CaSE Director Dr Sarah Main on the launch of the MOD’s new defence innovation initiative.
The Defence Innovation Initiative
19 Sep 2016
The Ministry of Defence stepped out to a creative space in Spitalfields to launch its Defence Innovation Initiative last Friday. Secretary of State, Michael Fallon MP, laid out a convincing case that innovation is a strategic imperative for the UK. Acknowledging that the UK has been a successful innovator, with an industrial base to match, he argued that today’s security threats demand that the Ministry of Defence stays ahead of the curve. Their new programme, therefore, was to focus on disruptive technologies – those giant steps that turn the familiar into something completely new (think of a mobile phone before the iphone, or the cavalry before the tank regiment).
Among several tools to promote this new culture of innovation in the MoD, was an £800m innovation fund to attract the private sector to defence. Small and medium sized enterprises were clearly top of the list, with the Secretary of State citing the potential of civilian companies to translate new technologies to strategic advantage for defence. One such example was a company manufacturing light armour for sport – with clear military potential.
- A few questions arose from me from this event:
- Is the Government’s own research activity seen as a valuable source of innovation and capability?
- What is the experience of a SME trying to engage with the MoD?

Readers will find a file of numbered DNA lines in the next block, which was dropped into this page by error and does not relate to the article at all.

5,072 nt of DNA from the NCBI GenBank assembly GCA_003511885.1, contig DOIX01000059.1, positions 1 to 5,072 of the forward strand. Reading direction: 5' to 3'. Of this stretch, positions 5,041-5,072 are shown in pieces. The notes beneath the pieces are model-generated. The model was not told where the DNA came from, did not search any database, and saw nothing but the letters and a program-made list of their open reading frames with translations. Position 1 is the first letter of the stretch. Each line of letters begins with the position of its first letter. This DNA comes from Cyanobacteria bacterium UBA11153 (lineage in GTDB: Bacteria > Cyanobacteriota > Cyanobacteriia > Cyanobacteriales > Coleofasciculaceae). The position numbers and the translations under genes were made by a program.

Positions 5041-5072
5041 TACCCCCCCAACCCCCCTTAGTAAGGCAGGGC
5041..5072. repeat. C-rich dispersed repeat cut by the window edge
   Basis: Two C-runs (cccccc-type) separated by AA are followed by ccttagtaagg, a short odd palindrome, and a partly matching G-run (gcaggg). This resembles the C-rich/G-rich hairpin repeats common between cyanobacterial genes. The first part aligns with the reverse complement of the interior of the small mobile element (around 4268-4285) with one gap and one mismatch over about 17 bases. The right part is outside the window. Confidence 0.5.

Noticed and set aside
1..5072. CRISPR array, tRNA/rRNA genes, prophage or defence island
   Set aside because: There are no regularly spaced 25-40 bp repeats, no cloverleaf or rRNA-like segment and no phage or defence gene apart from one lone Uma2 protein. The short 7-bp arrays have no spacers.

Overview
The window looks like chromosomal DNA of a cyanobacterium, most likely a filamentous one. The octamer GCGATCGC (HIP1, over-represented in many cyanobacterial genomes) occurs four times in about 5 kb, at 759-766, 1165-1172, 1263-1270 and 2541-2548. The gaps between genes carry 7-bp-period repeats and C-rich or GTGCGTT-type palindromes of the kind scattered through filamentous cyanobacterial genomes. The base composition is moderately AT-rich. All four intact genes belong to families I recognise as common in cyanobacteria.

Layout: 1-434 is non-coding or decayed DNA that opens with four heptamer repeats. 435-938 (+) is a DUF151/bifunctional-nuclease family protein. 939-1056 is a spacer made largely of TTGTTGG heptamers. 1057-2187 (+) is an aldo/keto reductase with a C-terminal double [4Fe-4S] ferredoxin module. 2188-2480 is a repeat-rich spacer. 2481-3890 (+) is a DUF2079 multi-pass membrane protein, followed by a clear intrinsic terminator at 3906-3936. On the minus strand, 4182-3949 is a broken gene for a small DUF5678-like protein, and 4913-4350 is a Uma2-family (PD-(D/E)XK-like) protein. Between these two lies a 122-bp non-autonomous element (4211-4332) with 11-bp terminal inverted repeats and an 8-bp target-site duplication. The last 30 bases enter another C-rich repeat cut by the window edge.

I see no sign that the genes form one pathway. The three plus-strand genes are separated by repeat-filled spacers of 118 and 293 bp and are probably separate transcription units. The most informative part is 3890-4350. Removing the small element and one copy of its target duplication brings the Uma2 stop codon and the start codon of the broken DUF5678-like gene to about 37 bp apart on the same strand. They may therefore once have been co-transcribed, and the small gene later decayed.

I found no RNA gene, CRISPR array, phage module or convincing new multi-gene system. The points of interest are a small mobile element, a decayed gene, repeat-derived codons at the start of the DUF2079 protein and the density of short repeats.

- How connected are the Government’s investments and interactions in the research base across departments?
- And how will the MoD, and indeed BEIS, know if its attempts to pump prime innovation with money have succeeded or failed?
From the discussion at the event, I am reassured that the MoD are thinking about these questions too. With the science budget in BEIS stretched tight, surely it makes sense for the Government’s overall investments in research to be considered in the round and optimised.
I left the meeting quite sure that greater synergies could be found if Government were more aware of its portfolio of research capability and activity across all its departments, and the research and innovation community aware of opportunities and needs across all of Government. The Cabinet Office’s government grants programme is making some steps towards that with a database of all Government-funded research grants to be made available internally. The thorny issue of how we measure success in innovation is one that has eluded greater minds than mine. But it must be tackled to ensure that the commitment of well-intentioned investment in innovation actually delivers on the intention.
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